Ryan Shorthouse is the Founder and Chief Executive of Bright Blue

The Tories need to be a bit more down-to-earth, basically. To win a majority, they will need to gain new voters on modest incomes in Northern England and Wales, who have long been sceptical of the Conservatives since Thatcher was seen to confrontationally close their mining communities. Brexit has been helping to turn these areas blue. But alone it is probably not enough. Boris needs a domestic policy agenda that can appeal.

The last manifesto was thoughtful, articulating distinctive principles and philosophy. But it was better suited to a seminar, not the doorstep. It lacked original and straightforward policies that those on modest incomes could see would make their lives better.

Conservatives shouldn’t try to be something they aren’t. Voters are not stupid: they know Conservatives believe in capitalism. Fiscal discipline. Low taxes. And voters won’t be duped by those selling a brave new world – of a brand new economic or social settlement. The liberal, capitalist country we live in, all things considered, is quite a good one. And politicians do not hold the keys to a house full of happiness.

But politicians can make changes to the way we are governed to make life a bit easier and better for those of modest means, who often find themselves struggling. A Conservative Government should prioritise doing more to support these people – and with what matters to them most: their finances and their families.

There is, to some extent, a good story to tell. The employment rate is at record levels. Over the past decade, average real incomes rose, albeit marginally, even when average real wages fell, because government stepped in and raised the minimum wage and the personal tax allowance. The top priority for any future tax cut should now be gradually raising the primary salary threshold for Class 1 employees’ national insurance, since – at £8,632 – it is much lower than the threshold of £12,500 for basic-rate income tax.

Nonetheless, those right at the bottom of the income scale have had a hard time this decade, thanks to the unnecessary and disproportionate cutting of working-aged benefits. Those on the centre-right should not be sniffy about a strong safety net. In a market economy and free society, where businesses and relationships inevitably fail, a robust welfare system is vital, to maintain participation in and support for the economic model conservatives champion.

The rollout of Universal Credit needs to continue, but it does require more investment. The value of some work allowances, which disregard a certain level of pay before calculating the level of benefit entitlement, needs increasing, especially for the second earner in a couple. Families should not have to wait a full five weeks before receiving their first Universal Credit payment. They should be entitled to a helping hand payment in the interim, equivalent to a certain proportion of their first payment. For ongoing Universal Credit payments, which are currently paid monthly and to one member of the household by default, families should instead have greater choice over the frequency and destination of them.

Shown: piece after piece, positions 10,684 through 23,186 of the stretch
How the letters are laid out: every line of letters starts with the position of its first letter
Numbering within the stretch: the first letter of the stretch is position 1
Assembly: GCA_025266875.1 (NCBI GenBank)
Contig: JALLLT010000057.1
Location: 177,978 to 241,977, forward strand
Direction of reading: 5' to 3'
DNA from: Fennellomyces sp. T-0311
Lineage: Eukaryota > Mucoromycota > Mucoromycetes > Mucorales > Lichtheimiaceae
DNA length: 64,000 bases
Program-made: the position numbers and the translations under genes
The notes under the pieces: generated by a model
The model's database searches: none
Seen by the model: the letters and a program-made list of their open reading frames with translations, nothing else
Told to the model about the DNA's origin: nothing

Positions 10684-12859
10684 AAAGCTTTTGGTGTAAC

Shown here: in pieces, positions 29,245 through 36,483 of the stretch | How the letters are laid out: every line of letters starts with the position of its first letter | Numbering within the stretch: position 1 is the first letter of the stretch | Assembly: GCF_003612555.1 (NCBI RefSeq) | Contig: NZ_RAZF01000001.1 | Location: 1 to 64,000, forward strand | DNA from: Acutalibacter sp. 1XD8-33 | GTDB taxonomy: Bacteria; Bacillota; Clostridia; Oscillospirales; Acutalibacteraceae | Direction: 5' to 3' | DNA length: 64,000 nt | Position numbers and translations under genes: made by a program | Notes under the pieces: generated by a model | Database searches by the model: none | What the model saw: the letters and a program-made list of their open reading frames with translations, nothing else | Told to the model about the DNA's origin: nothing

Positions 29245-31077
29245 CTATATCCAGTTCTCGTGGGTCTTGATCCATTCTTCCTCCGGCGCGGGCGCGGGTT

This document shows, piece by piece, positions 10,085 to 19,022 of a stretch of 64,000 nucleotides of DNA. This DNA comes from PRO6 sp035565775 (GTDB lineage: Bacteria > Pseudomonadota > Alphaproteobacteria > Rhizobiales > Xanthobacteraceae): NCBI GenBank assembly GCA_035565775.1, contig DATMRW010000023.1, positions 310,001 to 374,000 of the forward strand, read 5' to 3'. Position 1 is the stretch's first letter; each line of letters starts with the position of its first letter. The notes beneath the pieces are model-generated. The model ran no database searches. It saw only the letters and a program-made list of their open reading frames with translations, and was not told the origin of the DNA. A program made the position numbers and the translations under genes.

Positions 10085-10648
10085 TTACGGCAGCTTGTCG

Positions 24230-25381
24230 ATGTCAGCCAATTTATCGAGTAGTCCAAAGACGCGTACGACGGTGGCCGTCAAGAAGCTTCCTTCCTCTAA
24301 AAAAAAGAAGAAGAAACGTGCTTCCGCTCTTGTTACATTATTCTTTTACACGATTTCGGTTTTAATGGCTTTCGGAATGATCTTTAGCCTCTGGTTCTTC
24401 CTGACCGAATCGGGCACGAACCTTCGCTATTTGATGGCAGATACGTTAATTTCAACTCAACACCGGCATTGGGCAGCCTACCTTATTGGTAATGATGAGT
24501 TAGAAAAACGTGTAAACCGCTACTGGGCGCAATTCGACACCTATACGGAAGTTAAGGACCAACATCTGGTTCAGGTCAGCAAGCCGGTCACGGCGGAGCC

But Boris Johnson could be even bolder here. Yes, the four-year freeze on the value of most working-aged benefits comes to an end next year. Nevertheless, above and beyond this, greater financial support through the welfare system could be given, considering the UK’s net replacement rate – the value of out-of-work benefits relative to average in-work earnings – is lower than most other developed countries. But this need not be free money. The extra money ought to only be granted to people who have contributed more to the welfare system in the past, or are going the extra mile looking for work.

A contribution supplement should be added to the basic award that Universal Credit claimants receive if they have a longer work history. This could be tiered, giving higher amounts to people with very long National Insurance records. A financial supplement in the conditionality regime for current claimants could also be added, with work coaches rewarding those doing the most to prepare for and seek work over a long period of time, thereby compensating effort that has not materialised in employment.